A major new player in global engineering plastics was officially launched today following the purchase of GE Plastics by the Saudi Basic Industries Corp. (SABIC). The name for the new entity is SABIC Innovative Plastics, reflecting GE Plastics’ long-standing role in developing not only new plastics, such as polycarbonate, but whole new application categories, particularly in automotive. The only potential problem was the stiffening of credit markets, but SABIC has a solid credit foundation, reaffirmed by Fitch Ratings service two days ago. The official announcement contained no news or surprises. Brian Gladden, who had been general manager of the Lexan brand, takes over as CEO of the company.
SABIC Innovative Plastics employs 11,000 and is a leading manufacturer and compounder of polycarbonate, ABS, ASA, PPE, PC/ABS, PBT and PEI resins. A few issues had to be ironed out before the completion of the deal:
GE Plastics acquired the entire equity of MCI and Nagase in their Japanese joint venture.
GE Plastics also bought out the equity position of Bayer MaterialsScience in Exatec, which develops protective coatings for the polycarbonate automotive glazing market. BMS will continue to develop glazing applications independently.
The two moves, completed this month, are an early sign that SABIC will be an investor in the plastics business. SABIC has already purchased the assets of DSM’s and Huntsman’s petrochemicals businesses in Europe. The GE Plastics move represents a major move into the engineering plastics area. Previously, its assets had been heavily focused on volume plastics, which are generally sold more on price than engineering features.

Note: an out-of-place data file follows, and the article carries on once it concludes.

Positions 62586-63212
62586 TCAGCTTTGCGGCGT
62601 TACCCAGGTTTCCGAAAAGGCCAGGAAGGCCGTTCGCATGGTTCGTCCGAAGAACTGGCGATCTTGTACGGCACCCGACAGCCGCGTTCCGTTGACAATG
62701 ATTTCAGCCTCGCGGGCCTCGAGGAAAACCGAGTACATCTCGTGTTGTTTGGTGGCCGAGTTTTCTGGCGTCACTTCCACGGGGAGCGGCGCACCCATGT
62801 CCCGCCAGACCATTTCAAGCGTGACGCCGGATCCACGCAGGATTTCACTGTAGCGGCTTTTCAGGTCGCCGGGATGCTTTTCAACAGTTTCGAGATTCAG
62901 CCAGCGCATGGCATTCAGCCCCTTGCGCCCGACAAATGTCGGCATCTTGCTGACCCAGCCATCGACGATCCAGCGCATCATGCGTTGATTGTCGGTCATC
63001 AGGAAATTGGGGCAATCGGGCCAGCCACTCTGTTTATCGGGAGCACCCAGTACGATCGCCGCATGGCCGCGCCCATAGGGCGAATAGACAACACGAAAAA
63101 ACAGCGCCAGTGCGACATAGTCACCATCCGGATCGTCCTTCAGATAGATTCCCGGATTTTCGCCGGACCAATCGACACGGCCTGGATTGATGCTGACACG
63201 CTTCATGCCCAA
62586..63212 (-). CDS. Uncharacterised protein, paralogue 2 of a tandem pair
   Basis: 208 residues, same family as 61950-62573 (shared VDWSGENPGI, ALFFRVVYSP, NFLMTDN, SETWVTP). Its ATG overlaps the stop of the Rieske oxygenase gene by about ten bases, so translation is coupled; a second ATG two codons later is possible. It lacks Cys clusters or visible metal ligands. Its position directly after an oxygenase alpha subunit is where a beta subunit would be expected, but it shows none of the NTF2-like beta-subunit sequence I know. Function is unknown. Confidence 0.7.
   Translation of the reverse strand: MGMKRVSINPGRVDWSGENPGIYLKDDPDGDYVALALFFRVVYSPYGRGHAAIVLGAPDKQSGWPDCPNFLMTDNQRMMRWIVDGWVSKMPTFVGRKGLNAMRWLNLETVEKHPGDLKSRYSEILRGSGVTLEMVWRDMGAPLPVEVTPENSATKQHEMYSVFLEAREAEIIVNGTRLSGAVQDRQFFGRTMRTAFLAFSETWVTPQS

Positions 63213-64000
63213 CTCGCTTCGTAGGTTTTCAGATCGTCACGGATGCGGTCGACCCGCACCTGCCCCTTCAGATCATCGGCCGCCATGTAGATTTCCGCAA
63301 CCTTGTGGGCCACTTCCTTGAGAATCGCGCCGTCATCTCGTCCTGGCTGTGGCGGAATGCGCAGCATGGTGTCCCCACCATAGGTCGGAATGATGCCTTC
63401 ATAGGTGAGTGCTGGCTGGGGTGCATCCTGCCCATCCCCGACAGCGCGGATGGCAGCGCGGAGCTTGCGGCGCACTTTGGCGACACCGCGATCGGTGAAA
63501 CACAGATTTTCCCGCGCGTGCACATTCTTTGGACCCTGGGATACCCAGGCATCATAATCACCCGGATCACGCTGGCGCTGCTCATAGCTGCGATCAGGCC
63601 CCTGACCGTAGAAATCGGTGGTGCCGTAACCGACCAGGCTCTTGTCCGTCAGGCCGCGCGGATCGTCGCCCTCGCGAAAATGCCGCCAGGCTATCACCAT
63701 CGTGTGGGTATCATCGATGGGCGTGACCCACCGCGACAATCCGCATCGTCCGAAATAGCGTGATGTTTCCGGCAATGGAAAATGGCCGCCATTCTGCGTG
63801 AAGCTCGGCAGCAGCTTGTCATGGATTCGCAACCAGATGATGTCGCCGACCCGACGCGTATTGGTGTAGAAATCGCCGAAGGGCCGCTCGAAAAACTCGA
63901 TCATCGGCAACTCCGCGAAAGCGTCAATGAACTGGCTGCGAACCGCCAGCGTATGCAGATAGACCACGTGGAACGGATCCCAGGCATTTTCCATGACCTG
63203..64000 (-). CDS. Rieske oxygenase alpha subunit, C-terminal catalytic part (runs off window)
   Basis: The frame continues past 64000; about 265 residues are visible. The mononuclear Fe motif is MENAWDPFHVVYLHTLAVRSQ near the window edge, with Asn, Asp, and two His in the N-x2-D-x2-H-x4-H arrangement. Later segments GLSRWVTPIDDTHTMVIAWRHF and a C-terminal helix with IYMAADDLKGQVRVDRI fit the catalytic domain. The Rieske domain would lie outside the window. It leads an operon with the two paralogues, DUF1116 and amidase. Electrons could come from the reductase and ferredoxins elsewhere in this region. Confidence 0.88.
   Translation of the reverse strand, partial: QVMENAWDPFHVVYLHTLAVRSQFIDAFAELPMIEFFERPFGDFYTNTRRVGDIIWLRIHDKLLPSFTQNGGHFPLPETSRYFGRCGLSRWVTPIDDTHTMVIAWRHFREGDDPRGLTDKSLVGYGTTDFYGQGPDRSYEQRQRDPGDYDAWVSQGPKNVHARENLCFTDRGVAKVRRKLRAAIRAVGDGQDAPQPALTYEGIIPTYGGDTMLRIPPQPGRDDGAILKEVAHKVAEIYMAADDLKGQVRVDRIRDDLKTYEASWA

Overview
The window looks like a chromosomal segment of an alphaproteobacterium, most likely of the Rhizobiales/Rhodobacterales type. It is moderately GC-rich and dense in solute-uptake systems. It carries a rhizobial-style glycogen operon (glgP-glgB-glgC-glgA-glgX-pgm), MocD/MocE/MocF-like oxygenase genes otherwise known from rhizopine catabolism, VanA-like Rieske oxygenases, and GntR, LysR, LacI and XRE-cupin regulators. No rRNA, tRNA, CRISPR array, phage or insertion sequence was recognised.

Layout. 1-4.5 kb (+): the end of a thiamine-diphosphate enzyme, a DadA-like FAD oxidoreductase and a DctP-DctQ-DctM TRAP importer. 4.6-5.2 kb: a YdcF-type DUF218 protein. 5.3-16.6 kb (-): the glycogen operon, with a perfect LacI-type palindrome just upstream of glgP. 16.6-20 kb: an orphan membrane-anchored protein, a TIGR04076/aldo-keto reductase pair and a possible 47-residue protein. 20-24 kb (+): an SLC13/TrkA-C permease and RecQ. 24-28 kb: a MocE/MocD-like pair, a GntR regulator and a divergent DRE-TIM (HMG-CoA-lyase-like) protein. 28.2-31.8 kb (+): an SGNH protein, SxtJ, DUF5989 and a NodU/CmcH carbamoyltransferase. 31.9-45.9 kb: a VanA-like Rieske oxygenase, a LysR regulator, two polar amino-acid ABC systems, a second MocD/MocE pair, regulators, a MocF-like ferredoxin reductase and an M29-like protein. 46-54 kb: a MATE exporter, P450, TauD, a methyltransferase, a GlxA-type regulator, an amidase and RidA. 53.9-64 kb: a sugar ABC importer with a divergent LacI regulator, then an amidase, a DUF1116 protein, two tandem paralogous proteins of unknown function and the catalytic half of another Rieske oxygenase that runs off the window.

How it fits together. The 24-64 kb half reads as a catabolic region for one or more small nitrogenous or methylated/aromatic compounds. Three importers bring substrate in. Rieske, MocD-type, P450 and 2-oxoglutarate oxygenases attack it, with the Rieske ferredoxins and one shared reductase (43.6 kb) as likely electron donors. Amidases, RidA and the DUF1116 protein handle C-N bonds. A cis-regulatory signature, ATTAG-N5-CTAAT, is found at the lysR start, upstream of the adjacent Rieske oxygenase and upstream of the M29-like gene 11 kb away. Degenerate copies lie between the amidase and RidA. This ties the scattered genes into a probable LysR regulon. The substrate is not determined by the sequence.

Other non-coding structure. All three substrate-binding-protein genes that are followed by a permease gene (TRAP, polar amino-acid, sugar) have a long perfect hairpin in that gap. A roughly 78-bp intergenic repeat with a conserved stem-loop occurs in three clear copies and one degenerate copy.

How can automakers, aerospace contractors, and other OEMs get new metal alloys that are stronger, harder, and can survive ever higher temperatures? One way is to redesign their crystalline structures at the nanoscale and microscale.
Although a lot of the excitement about 3D printing and additive manufacturing surrounds its ability to make end-products and functional prototypes, some often ignored applications are the big improvements that can come by using it for tooling, jigs, and fixtures.
A fun and informative tour you can attend at the upcoming Design & Manufacturing Minneapolis, MD&M Minneapolis, and other events there, is the Materials Innovation Tour on Wednesday afternoon. I'll be leading it.
Focus on Fundamentals consists of 45-minute on-line classes that cover a host of technologies.
You learn without leaving the comfort of your desk. All classes are taught by subject-matter experts and all are archived.
So if you can't attend live, attend at your convenience.